We apologise for developing Ayers rock and Kakadu, and handing them over to you so that you get all the money.

We apologise for allowing taxpayers money paid towards daughters’ wedding ($8,000.00 each daughter)

We apologise for giving you $1.7 billion per year for your 250,000 people, which is $48,000.00 per aboriginal man, woman and child.

We apologise for working hard to pay taxes that finance your welfare, medical care, education, etc to the tune of $1.2 billion each year.

We apologise for you having to approach the aboriginal affairs department to verify the above figures. For the trouble you will have identifying the “uncle toms” in your own community who are getting richer and leaving some of you living in squalor and poverty.

We do apologise. We really do.

We humbly beg your forgiveness for all the above sins.

We are only too happy to take back all the above and return you to the paradise of the “outback”, whenever you are ready.”

Nice.

11

John Quiggin 02.17.08 at 10:19 am

The “apology” immediately above has been circulated by prominent members of the Liberal Party, then presented as a joke. This follows a similar “joke” during the campaign, in which a leaflet supposedly written by jihadists, endorsing Labor, was circulated by a Liberal official and the husband (now ex-husband I understand) of a candidate.

A minor side point is that the idiots who wrote this are incapable of simple arithmetic or even keeping their story straight – the figures indicate that the amount spent on aborigines is either $4800 or $6800 per person, rather less than average public expenditure per person in Australia. It’s well known among those who’ve actually studied the subject that expenditure for services to aboriginal communities is less than for white communities with comparable difficulties.

12

Brad Wright 02.17.08 at 1:32 pm

It’s well known among those who’ve actually studied the subject that expenditure for services to aboriginal communities is less than for white communities with comparable difficulties.

Not to mention the fact that “comparable difficulties” does not include multiple consecutive generations of repression, attempted genocide, and the life expectancy of a third world nation.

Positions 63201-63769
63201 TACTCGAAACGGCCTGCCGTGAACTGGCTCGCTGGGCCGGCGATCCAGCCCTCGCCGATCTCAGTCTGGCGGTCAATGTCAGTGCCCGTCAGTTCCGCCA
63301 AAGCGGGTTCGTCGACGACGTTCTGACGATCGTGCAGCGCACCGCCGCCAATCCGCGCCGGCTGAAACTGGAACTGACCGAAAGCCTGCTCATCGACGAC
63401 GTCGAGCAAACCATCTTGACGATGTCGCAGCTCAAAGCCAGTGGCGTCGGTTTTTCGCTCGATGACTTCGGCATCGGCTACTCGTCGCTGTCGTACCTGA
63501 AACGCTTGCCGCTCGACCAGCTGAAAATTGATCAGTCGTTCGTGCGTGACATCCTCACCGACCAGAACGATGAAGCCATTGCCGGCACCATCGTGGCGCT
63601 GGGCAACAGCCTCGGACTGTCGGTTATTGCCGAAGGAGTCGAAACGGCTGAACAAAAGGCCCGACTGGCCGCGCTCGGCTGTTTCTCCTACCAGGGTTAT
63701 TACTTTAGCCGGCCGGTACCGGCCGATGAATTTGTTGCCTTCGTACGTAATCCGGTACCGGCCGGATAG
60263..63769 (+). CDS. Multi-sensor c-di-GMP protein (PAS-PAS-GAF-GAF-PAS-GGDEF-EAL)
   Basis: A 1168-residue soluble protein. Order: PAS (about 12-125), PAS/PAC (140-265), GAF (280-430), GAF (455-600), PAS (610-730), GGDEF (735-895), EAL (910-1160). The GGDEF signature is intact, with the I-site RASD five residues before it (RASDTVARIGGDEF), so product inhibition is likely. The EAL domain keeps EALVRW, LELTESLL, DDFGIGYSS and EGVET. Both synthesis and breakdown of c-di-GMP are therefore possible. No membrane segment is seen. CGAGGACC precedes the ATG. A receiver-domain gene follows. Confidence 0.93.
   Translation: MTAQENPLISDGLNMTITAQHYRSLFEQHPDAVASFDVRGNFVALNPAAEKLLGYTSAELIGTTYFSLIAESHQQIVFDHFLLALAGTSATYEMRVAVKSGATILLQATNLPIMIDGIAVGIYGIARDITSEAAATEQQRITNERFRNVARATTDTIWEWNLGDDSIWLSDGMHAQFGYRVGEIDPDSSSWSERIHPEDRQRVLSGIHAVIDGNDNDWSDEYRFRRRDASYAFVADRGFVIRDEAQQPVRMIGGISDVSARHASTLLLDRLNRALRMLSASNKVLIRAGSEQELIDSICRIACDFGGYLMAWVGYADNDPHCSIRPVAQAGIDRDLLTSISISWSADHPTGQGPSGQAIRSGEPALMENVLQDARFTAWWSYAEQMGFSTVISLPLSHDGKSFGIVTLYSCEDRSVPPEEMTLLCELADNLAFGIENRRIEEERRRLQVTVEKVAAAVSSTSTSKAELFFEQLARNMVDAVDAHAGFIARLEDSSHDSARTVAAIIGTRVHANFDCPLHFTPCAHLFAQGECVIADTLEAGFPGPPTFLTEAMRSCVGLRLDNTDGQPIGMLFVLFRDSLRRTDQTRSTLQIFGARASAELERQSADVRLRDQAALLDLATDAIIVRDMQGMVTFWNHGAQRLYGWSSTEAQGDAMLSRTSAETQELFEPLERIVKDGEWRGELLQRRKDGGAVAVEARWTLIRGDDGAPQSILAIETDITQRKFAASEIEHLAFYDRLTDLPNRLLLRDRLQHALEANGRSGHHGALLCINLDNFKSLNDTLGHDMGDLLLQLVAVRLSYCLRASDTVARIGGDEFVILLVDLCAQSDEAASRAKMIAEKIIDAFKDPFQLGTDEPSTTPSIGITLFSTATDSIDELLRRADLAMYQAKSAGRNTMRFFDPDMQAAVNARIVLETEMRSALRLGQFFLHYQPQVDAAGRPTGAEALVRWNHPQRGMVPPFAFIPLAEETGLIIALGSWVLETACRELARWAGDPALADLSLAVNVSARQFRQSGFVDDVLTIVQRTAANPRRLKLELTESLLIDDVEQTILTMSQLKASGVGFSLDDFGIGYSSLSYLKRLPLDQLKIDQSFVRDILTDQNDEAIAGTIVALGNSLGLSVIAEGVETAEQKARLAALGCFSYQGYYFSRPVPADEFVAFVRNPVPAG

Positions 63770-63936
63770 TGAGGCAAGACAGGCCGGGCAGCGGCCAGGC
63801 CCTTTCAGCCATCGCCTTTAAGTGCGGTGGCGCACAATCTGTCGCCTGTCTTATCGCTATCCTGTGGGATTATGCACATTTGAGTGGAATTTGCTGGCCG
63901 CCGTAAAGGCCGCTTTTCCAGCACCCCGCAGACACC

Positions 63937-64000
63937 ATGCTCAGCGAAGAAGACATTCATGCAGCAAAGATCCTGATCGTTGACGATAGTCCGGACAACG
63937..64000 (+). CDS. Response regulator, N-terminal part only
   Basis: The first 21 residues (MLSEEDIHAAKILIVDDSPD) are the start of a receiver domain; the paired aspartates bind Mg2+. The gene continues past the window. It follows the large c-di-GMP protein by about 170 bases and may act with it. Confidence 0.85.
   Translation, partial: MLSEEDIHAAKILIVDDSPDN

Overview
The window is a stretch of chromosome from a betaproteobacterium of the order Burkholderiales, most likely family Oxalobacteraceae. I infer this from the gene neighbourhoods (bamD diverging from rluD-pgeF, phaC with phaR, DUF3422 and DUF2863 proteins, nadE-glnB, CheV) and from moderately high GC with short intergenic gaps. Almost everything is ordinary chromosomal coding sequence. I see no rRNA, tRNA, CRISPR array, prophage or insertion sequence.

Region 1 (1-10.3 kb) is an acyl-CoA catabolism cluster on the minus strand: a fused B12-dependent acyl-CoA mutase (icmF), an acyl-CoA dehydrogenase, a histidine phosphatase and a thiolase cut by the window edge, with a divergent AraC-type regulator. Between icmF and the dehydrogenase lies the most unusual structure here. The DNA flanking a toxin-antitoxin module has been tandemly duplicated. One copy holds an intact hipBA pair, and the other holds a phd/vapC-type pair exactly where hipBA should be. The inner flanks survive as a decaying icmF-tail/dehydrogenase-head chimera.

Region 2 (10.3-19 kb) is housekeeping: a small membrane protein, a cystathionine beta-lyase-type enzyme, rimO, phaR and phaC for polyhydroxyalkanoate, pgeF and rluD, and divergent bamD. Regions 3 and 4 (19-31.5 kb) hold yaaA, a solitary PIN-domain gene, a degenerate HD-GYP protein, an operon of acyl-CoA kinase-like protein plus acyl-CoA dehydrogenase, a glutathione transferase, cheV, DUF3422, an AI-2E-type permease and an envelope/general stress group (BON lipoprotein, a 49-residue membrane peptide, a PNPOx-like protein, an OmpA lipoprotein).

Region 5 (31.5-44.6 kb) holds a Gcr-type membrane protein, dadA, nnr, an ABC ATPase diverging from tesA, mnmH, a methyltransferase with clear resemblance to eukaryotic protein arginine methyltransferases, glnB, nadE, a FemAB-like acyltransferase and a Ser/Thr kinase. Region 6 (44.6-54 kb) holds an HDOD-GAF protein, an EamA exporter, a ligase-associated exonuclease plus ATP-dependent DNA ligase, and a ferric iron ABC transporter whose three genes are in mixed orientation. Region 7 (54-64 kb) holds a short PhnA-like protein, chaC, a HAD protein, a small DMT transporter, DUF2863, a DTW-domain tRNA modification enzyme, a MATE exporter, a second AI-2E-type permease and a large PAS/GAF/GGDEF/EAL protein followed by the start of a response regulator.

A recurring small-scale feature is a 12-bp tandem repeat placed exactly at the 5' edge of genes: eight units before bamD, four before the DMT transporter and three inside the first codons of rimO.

13

Dave 02.17.08 at 5:27 pm

Indeed, but notwithstanding the strong point that maybe Europeans should never have gone to Australia in the first place, is Aboriginal culture now ‘broken’ beyond repair, in a context where ‘repair’ could mean either reversion to a ‘timeless’ pattern, or assimilation into the mainstream of modernity? What is the ‘right’ way to support a culture that never, by itself, moved beyond hunting and gathering? To which I appreciate the PC answer is ‘whatever the Aborigines want’, but suppose they don’t know what they want? Suppose [just for argument’s sake] what they want is dumb?

14

praisegod barebones 02.17.08 at 5:51 pm

Suppose [just for argument’s sake] what they want is dumb?

Why should that be worth supposing, even ‘for the sake of argument’ unless you think there’s some chance its being true. Why not suppose that – for example – it’s quite sensible but very expensive and inconvenient for the rich and powerful (just for the sake of argument.)

If you do think it’s likely to be ‘just dumb’ – why, exactly do you think that is likely?

15

Katherine 02.17.08 at 6:15 pm

And I’m rather afraid, Dave, that your statement that the Aboriginal culture never moved beyond hunting and gathering is rather telling – you assume somehow that this was a function of, what, some essential flaw in Aboriginal people? Rather than, perhaps, their complete geographical isolation, or maybe a lack of plants and animals suitable for domestication?

Might I suggest you go away and read a book by Jared Diamond called Guns, Germs and Steel? It might educate you out of your apparent disdain for hunter gatherers.

16

Phil 02.17.08 at 7:10 pm

Dave, this is not something I know a lot about but what ‘dumb’ thing do you have in mind? Maybe you mean an unrealistic or unachievable policy? To me a more likely problem, than Aborigines coming up with a dumb solution, is that there is no strong consensus amongst Aborigines as to what the way forward should be. And why are you making this argument if you don’t have a specific problem in mind?

17

Dave 02.17.08 at 7:19 pm

I wasn’t aware that going back to such a state, pre-antibiotics, pre-innoculations, pre-literacy, pre-pretty much most other stuff that extends life-expectancy past 30, was actually what anyone wanted. Would you? I don’t need to disdain a stone-age culture to think that, having seen the benfits of something more technologically advanced, only a loony would want to *really* go back. And that’s my *point*, given it’s too late to deport every non-Aboriginal Australian, what should the non-Aboriginals do now, in relation to the Aboriginals? Give them money, give them land, give them education? Expect assimilation, expect isolation? Based on the fact that, actually, most cultures are f*cked-up, and have made dumb choices over the years [such as, for example, developing an energy economy dependent on non-renewable resources] and that there is no magic recipe for sustainable living combined with what we choose to call “civilisation”, is there, in fact, a “good” solution? One that maintains the distinctiveness of whatever it may be that Aborigines want to retain the distinctiveness of [and I assume, and correct me if I’m wrong, that there is such a something, since I’ve never yet heard of a culture that said, “yes, take us, assimilate us to the Borg-like Thing that is Westernised globalisation, leave nothing behind but traces for antiquarians to pore over”], and doesn’t on the other hand leave them as a continuing marginal underclass?